Math 421, Homework #5 Solutions (1) (8.3.6) Suppose that E R n and C is a subset of E. (a) Prove that if E is closed, then C is relatively closed in E if and only if C is a closed set (as defined in Definition
More informationBasic Concepts of Point Set Topology Notes for OU course Math 4853 Spring 2011
Basic Concepts of Point Set Topology Notes for OU course Math 4853 Spring 2011 A. Miller 1. Introduction. The definitions of metric space and topological space were developed in the early 1900 s, largely
More information2. INEQUALITIES AND ABSOLUTE VALUES
2. INEQUALITIES AND ABSOLUTE VALUES 2.1. The Ordering of the Real Numbers In addition to the arithmetic structure of the real numbers there is the order structure. The real numbers can be represented by
More informationLecture 1 (Review of High School Math: Functions and Models) Introduction: Numbers and their properties
Lecture 1 (Review of High School Math: Functions and Models) Introduction: Numbers and their properties Addition: (1) (Associative law) If a, b, and c are any numbers, then ( ) ( ) (2) (Existence of an
More informationMath212a1010 Lebesgue measure.
Math212a1010 Lebesgue measure. October 19, 2010 Today s lecture will be devoted to Lebesgue measure, a creation of Henri Lebesgue, in his thesis, one of the most famous theses in the history of mathematics.
More informationMath 317 HW #7 Solutions
Math 17 HW #7 Solutions 1. Exercise..5. Decide which of the following sets are compact. For those that are not compact, show how Definition..1 breaks down. In other words, give an example of a sequence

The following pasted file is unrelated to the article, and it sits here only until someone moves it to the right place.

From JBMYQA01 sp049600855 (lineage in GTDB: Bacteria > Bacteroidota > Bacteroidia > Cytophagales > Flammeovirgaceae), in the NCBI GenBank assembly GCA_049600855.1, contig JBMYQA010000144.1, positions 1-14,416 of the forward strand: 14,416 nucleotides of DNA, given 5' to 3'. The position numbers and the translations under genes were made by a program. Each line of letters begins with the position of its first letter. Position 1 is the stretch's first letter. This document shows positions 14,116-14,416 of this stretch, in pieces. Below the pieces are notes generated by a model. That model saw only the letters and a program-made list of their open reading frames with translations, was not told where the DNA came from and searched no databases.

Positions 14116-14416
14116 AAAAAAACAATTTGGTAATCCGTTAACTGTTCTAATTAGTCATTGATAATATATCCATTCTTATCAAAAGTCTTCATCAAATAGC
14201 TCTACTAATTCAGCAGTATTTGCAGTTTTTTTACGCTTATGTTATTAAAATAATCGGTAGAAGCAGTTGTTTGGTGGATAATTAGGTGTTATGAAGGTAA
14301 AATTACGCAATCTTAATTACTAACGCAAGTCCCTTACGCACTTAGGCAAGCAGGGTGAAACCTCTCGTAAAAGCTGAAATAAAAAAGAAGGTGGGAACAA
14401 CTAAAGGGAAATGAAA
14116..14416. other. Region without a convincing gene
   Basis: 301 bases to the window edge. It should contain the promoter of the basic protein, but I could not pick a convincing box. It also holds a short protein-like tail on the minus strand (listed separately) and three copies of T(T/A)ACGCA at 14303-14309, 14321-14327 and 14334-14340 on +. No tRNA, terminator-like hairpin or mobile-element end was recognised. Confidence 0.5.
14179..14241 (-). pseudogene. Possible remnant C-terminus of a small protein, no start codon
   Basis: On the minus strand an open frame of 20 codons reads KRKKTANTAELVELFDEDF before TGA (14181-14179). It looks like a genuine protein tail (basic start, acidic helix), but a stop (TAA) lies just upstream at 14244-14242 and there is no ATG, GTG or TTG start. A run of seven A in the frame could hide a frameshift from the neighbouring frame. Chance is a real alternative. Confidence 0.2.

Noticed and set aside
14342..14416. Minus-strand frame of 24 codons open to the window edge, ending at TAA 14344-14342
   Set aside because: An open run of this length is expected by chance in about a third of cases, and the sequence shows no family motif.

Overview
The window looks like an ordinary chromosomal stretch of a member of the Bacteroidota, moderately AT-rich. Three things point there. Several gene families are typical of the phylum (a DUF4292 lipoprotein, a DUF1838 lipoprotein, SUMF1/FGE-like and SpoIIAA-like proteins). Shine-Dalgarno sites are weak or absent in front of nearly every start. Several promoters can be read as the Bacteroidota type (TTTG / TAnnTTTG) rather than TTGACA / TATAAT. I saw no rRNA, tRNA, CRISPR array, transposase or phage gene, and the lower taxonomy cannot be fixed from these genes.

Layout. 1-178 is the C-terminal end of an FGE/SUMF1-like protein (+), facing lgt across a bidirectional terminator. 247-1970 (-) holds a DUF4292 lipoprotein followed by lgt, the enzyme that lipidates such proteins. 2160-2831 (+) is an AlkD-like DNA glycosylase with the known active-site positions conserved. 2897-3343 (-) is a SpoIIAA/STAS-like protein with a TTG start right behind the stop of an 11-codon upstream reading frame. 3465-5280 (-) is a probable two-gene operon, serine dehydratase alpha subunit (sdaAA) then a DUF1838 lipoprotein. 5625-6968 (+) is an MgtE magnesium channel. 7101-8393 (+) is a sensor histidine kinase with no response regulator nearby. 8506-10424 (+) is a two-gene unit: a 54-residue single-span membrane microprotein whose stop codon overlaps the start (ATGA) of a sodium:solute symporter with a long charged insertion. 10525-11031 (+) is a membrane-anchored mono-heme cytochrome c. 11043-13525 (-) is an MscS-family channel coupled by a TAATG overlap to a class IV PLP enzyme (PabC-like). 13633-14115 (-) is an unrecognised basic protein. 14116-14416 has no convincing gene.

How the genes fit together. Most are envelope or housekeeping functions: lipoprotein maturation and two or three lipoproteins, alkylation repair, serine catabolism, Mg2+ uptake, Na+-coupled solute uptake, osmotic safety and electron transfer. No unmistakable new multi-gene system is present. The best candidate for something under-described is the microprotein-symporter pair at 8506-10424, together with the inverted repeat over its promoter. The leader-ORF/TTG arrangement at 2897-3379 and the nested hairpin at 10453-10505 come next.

More information6. Metric spaces. In this section we review the basic facts about metric spaces. d : X X [0, )
6. Metric spaces In this section we review the basic facts about metric spaces. Definitions. A metric on a nonempty set X is a map with the following properties: d : X X [0, ) (i) If x, y X are points
More informationStructure of Measurable Sets
Structure of Measurable Sets In these notes we discuss the structure of Lebesgue measurable subsets of R from several different points of view. Along the way, we will see several alternative characterizations
More informationNOTES ON MEASURE THEORY. M. Papadimitrakis Department of Mathematics University of Crete. Autumn of 2004
NOTES ON MEASURE THEORY M. Papadimitrakis Department of Mathematics University of Crete Autumn of 2004 2 Contents 1 σalgebras 7 1.1 σalgebras............................... 7 1.2 Generated σalgebras.........................
More informationMath Real Analysis I
Math 431  Real Analysis I Solutions to Homework due October 1 In class, we learned of the concept of an open cover of a set S R n as a collection F of open sets such that S A. A F We used this concept
More informationCS 341 Homework 9 Languages That Are and Are Not Regular
CS 341 Homework 9 Languages That Are and Are Not Regular 1. Show that the following are not regular. (a) L = {ww R : w {a, b}*} (b) L = {ww : w {a, b}*} (c) L = {ww' : w {a, b}*}, where w' stands for w
More informationCourse 214 Section 1: Basic Theorems of Complex Analysis Second Semester 2008
Course 214 Section 1: Basic Theorems of Complex Analysis Second Semester 2008 David R. Wilkins Copyright c David R. Wilkins 1989 2008 Contents 1 Basic Theorems of Complex Analysis 1 1.1 The Complex Plane........................